Look over your shoulder after you take your next sip of that latté. The man sitting three tables back that glances occasionally in your direction is likely with the king’s security force. We think he is also the one who drives by the meeting house where you go on first-days to say the forbidden words that will land you in jail…if your lucky. Those words? Jesus Christ is risen.
So went the testimony of one young man living in one of the discipleship houses, that we call connexion houses, near the university. His testimony stunned all of us and proved to be, along with his inspirational presence, one of the catalysts for transformation at the connexion house last semester. His was an arduous story of conversion from Islam in North Africa, which culminated in an encounter with our risen Lord in an Isa dream. Providentially, through a labyrinthine series of mutual connections, he had landed on the doorstep of the Balmforth house. I wasn’t sure if he would understand what it meant to participate in our ministry and live in a Christian community. But he never blinked, decided to move in on-the-spot, and (to everyone’s surprise) began to minister to the young people living there.
The nature of Christian groups matters
What makes his story so striking isn’t really the intrigue, the persecution, or the courage of conviction. What is striking, if you hear the whole tale, is the sincerity of the relationships of the people that were the conduits for his conversion. He was an Arabic scholar and a conservative Muslim, who, in a well-meaning way, had convinced his sisters to veil themselves in public. He stumbled across a French Bible, read it, and in an Islam class innocently corrected a teacher who made an error in referring to Christian belief.
Think of him as the guy at the front of the class with his hand in the air unable to refrain from sharing his knowledge. His comment and apparent knowledge of the Bible caught the attention of a young lady who approached him after class. Why had he known about the Bible? Eventually, his innocent comment earned him an invitation into an underground Christian community comprised of generations of Christians that had survived government harassment by staying under the radar.
Three years of friendship followed. He came to love these people so sincerely that he resolved secretly to convert them to Islam. The most remarkable thing of his account of these meetings with these Arab Christian people was not so much the content of their exchanges, but the quality of the group of believers that welcomed him. He was aghast at their goodness toward each other, which he had thought was unattainable by those who did not follow the Koran. This group of people were upright, kind, and morally straight individuals who loved and cared for one another. He loved being part of this group, spending time with them, engaging them in conversation about Jesus.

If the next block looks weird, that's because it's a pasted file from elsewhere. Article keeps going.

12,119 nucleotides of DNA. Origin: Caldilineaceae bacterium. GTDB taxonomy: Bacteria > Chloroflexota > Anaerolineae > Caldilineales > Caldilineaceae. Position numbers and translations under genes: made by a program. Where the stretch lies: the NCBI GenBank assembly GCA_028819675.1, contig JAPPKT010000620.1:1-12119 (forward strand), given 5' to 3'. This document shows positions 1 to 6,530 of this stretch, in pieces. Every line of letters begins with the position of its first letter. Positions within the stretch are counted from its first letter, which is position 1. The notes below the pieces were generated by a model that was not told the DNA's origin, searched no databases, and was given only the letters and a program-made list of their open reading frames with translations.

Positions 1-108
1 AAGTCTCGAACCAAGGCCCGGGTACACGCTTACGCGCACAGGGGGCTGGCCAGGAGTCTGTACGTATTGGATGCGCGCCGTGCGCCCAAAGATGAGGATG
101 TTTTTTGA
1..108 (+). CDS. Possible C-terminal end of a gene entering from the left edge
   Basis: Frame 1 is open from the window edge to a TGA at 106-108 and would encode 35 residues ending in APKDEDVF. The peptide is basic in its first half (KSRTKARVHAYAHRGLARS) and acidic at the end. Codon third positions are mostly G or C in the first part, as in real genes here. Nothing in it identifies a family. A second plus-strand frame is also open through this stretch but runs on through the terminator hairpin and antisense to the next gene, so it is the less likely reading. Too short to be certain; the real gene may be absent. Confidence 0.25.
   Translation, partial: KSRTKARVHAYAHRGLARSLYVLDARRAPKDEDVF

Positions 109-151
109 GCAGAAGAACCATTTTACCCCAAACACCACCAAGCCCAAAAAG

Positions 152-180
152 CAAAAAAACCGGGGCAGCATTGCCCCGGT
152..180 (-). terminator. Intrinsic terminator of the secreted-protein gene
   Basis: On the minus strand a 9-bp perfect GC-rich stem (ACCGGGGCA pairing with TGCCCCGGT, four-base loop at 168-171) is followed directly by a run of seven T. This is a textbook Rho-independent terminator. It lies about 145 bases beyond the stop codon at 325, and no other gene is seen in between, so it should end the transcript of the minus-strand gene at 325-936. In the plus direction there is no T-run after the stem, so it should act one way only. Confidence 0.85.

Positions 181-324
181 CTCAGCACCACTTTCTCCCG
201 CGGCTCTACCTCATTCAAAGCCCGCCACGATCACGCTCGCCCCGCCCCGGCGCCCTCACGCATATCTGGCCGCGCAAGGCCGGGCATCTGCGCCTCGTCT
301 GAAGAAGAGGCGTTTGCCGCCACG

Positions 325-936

When I thought that he wouldn’t understand what it meant to live out Christ’s call to love God and neighbor in a residential discipleship house, I couldn’t have been further off the mark. After all, it was his experience of the Christian community that drew him in close enough that the risen Christ could lay hands on him.
Invite students to think about the culture of their group
One major take-away from having an Arabic Christian walk with us for a season was to force us to be more purposeful about inviting students to think about the culture of their student groups. Questions inside our connexion house invariably arose with our foreign observer…Is the TV the idol of your “living” room? Why do you say difficult things by text and not face to face? Why do you think watching TV is time “together?” Why is the kitchen table not used? Why do you prefer not to prepare shared meals? Why are students “too” busy for household meeting? Suddenly, how we answered these questions had relevance as a matter of Christian practice.
Students (and especially Christian students) should not disregard the unlikely miracle of their association. There are after all places where associating is neither possible nor legal. Students must be invited to think about the culture, structure, and practices of their groups and how transformative they can be. One of the greatest poisons in our connexion houses is not conflict about who is washing the dishes or whose empty Chick-Fil-A bag is on the kitchen table. It is an assiduous apathy taken by the few who never take a personal stake in the house asking: How does being Jesus followers make our missional group/household fundamentally different from any of the other thousands of groups/houses out there?
When Christians come together, and especially when they voluntarily reside together, they create a small-scale society of Jesus. Students must be told that the reflection of that society, the culture of that group, will have the power to draw people in close enough to literally meet our risen Lord.
Joshua Gahr is the Executive Director of Connexion House, Inc., a ministry that plants Christ-centered discipleship houses for university students and young adults in Austin and Central Texas. If you or your students have thought about living together while you pursue your ministry and academic pursuits, see how we can help at www.connexionhouse.org .